More than other introductions to Greek and Roman sports, Potter’s arrangement of topics appears to be governed by his sense of how best to convey the story of ancient athletics to readers with little prior knowledge of the ancient world. So instead of treating all the Olympic events in a separate section, as is standard in most books, Potter combines his description of the various events with a discussion of nudity and of the agony of competing in the Olympics under the heading “Winning.” In the process of trying to show readers that the history of ancient athletics does not just involve technical details, he brings to the fore some interesting features of the ancient games. For example, his thoughts on the parallels between the diets of modern and ancient athletes (139–44) would certainly provoke some discussion among the kinesiology students I have taught. As well, his extensive list of tombstones set up by the wives of gladiators (259) suggests that we may have underestimated the number of gladiators who were free men or were freed during their careers. Above all, Potter constantly has his eye on making sure the reader realizes that ancient sports did not develop in a vacuum, as he does in his lively section on athletics and the polis (“Sport and Civic Virtue”).
Potter is largely successful in his attempt to tell the story of Greek and Roman sports in a compelling fashion. In the process, however, students do not always receive an adequate overview of the field, as can be seen with Potter’s discussion of the role of women in ancient sports (Chap. 25). First, some of his suggestions are sufficiently controversial that he needed to explain more fully the basis of his views. Contrary to his assertion (255), Domitian did include women in his Capitoline games, unless Potter has some unexpressed reason to disbelieve Dio (67.8.1–9.1) and Suetonius (Dom. 4). Conversely, Potter is the first scholar, to my knowledge, to assert that Nero imported female Spartan wrestlers to compete in his Greek games (255). However, the evidence he cites needed to be discussed in some detail; otherwise students will be in the dark about why some scholars might have reservations about his claim.[] A more important gap is that no mention is made of the Heraia at Olympia. As a result, students would not realize that scholars have long debated whether these races were truly athletic or constituted a ritual like the ceremonies for Artemis at Brauron.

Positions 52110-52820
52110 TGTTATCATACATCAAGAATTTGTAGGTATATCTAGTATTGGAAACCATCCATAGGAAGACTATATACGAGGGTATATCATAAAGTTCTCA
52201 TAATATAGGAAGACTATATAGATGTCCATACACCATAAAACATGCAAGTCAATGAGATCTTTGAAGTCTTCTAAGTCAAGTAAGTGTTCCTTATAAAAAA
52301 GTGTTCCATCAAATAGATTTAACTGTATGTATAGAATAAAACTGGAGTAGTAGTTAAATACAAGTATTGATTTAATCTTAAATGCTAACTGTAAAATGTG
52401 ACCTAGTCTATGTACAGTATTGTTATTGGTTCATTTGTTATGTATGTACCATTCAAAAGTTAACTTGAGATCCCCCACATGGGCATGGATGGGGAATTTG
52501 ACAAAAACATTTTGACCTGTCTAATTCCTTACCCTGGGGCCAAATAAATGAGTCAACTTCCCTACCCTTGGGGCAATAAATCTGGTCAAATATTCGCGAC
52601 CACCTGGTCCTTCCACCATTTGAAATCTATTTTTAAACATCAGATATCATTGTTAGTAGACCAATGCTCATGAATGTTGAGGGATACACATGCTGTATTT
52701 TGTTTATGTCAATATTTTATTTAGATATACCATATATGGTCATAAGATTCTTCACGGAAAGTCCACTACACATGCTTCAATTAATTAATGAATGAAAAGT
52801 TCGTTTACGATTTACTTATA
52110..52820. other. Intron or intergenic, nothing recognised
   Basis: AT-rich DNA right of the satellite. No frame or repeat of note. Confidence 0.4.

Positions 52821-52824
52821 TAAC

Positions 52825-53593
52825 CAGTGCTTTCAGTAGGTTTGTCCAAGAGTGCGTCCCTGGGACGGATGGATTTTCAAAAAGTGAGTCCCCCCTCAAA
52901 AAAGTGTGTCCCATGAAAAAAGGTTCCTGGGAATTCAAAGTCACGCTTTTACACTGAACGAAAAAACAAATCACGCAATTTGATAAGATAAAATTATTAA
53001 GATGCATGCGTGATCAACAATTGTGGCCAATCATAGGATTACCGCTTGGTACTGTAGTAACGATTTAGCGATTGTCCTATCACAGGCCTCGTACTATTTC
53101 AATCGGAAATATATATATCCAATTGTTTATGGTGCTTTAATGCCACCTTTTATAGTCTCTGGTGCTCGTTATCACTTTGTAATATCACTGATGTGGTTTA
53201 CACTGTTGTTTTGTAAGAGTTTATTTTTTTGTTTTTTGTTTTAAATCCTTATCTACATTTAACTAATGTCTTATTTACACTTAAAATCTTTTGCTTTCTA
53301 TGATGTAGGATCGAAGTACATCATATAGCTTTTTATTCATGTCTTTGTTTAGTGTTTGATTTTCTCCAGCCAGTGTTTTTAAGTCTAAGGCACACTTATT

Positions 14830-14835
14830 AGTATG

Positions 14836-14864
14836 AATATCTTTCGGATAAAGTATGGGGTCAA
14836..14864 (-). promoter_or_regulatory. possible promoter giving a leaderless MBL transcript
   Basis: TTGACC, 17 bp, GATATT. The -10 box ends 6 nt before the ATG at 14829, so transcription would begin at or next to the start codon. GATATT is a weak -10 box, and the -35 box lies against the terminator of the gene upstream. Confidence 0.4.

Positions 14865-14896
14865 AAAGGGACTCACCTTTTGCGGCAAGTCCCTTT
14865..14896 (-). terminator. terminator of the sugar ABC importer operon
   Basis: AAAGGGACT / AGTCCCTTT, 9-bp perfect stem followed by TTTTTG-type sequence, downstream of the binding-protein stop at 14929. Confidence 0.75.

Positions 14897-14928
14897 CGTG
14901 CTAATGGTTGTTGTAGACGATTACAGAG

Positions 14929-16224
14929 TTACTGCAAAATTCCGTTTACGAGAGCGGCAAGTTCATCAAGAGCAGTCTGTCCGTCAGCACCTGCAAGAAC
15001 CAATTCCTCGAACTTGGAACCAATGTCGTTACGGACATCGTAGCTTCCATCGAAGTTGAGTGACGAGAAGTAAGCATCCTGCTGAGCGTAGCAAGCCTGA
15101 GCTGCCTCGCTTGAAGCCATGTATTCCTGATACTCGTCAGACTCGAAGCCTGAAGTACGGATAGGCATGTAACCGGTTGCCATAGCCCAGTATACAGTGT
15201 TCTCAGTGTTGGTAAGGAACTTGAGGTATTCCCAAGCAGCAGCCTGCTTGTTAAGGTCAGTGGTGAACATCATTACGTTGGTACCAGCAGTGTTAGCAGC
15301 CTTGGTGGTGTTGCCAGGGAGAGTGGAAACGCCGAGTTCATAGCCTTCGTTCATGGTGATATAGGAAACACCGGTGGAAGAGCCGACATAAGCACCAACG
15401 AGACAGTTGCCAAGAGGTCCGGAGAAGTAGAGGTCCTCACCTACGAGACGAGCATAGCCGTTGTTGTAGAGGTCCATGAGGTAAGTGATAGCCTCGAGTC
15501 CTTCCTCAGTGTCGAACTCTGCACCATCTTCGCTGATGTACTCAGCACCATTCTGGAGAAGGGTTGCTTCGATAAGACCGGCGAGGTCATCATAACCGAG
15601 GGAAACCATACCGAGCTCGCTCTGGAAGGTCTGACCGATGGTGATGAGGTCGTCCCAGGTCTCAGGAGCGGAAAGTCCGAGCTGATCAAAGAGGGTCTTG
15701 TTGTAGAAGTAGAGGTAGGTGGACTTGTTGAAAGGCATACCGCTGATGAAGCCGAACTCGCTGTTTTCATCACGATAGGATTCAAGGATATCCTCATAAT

While the average reader is likely to find The Victor’s Crown an enjoyable account of the ancient games, it probably does not represent the best choice as a textbook for a sports or classical civilization class. Because Potter tends to be discursive and to eschew technical terminology wherever possible, students would find it hard to determine quickly, say, the dates individual events were introduced in the Olympics or the parts of the Roman circus. Yet I could see assigning or suggesting particular sections to students, since Potter is successful in conveying the sense that understanding the Greeks and Romans requires understanding why their games developed as they did.
[] Some of these introductions deal solely with Greek athletics: S. Miller, Ancient Greek Athletics (2004) and Z. Newby, Athletics in the Ancient World (2006); others like Potter treat the Roman world as well: D. Kyle, Sport and Spectacle in the Ancient World (2007) and N. Crowther, Sport in Ancient Times (2007); and some just the Roman world: A. Futrell, The Roman Games (2005) (strictly a source book but with a substantial amount of commentary interspersed among the selections). This list is not exhaustive but includes those works which I have had the most experience using with students.
[] He cites the scholium to Juvenal 4.53 but that note simply says that Palfurius Sura wrestled [it may mean “competed”] during the reign of Nero. It is the less than trustworthy Gregorius Valla who says that Palfurius wrestled during the reign of Nero with a Spartan girl in some unspecified contest, not specifically in Nero’s games. Potter also needs to explain why Suetonius would have ignored such a remarkable event.
I could have sworn I posted a link to this when it just resided at the Internet Archive, but it has been posted to Youtube, so I might as well do it again … it’s from the Prelinger Archives and is silent, but I haven’t been able to get a date on it:
An OUP video:
¶ 477 B.C. — 300 members of the gens Fabia die in the battle of the Cremera
¶ 390 (or 387) B.C. — Gauls defeat the Romans at Allia
¶ 64 A.D. — the Great Fire of Rome begins
¶ 69 A.D. — Vitellius is given the titles of Augustus and pontifex maximus
¶ 1374 — death of Petrarch
Roger Pearse: Majorian in the De Imperatoribus Romanis site.
American Philological Association: APA Blog : 2012-2013 Placement Service Now Open.
History of the Ancient World: A worthy warrior queen: perceptions of Zenobia in ancient Rome.
NEH Summer Institute: Roman Comedy in Performance: Session 11 July 16.
American Philological Association: APA Blog : CFP: Brill Academic Publishers.
Blogosphere ~ Contesting the Greatness of Alexander the Great: The Representation of Alexander in the Histories of Polybius and Livy
History of the Ancient World: Contesting the Greatness of Alexander the Great: The Representation of Alexander in the Histories of Polybius and Livy.
AWOL – The Ancient World Online: Papyrus of the Constitution of the Athenians.